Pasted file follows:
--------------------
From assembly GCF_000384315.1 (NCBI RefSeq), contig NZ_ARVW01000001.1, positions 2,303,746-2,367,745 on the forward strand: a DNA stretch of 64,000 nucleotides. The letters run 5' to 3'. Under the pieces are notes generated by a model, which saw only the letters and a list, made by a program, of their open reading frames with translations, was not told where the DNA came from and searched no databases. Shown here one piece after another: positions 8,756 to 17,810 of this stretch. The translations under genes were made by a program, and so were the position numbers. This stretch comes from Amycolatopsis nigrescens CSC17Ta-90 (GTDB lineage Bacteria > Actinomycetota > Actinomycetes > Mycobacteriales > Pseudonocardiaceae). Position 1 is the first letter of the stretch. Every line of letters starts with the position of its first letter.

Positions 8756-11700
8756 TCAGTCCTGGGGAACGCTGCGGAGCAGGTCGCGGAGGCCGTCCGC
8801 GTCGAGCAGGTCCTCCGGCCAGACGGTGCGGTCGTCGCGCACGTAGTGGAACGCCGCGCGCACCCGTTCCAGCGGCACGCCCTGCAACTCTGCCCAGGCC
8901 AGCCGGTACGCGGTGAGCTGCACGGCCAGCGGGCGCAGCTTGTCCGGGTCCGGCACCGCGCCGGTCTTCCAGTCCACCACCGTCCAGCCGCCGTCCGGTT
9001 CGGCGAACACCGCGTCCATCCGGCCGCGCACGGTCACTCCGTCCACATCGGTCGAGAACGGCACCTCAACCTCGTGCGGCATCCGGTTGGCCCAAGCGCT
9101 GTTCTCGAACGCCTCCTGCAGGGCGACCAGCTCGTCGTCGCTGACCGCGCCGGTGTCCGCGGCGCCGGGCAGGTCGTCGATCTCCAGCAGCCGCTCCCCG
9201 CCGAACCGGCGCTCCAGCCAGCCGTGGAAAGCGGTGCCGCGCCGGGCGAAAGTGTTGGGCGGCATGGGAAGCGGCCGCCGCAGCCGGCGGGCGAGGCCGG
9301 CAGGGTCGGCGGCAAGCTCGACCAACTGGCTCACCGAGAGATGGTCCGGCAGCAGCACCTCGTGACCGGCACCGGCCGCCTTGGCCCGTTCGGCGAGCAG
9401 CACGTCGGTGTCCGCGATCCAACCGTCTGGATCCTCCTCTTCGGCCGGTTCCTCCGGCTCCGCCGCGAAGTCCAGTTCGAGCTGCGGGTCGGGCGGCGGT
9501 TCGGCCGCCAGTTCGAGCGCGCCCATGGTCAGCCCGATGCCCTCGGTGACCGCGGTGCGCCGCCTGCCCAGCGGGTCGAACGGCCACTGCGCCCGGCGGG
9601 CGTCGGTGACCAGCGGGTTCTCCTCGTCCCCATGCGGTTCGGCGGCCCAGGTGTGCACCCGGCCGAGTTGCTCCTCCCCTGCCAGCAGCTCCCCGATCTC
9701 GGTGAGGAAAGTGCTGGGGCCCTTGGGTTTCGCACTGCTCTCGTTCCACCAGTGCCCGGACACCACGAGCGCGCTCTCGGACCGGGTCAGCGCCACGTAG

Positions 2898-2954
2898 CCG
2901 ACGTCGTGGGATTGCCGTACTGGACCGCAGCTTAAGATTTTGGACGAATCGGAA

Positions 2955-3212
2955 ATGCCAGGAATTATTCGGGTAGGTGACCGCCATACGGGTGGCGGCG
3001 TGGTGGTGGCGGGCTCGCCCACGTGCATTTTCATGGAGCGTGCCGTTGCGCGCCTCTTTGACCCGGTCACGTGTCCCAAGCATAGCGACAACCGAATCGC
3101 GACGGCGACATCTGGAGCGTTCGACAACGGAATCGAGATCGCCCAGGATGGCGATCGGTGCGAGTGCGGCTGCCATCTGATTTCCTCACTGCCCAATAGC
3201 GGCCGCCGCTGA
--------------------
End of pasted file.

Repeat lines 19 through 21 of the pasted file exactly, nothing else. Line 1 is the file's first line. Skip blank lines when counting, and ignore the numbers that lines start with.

3001 TGGTGGTGGCGGGCTCGCCCACGTGCATTTTCATGGAGCGTGCCGTTGCGCGCCTCTTTGACCCGGTCACGTGTCCCAAGCATAGCGACAACCGAATCGC
3101 GACGGCGACATCTGGAGCGTTCGACAACGGAATCGAGATCGCCCAGGATGGCGATCGGTGCGAGTGCGGCTGCCATCTGATTTCCTCACTGCCCAATAGC
3201 GGCCGCCGCTGA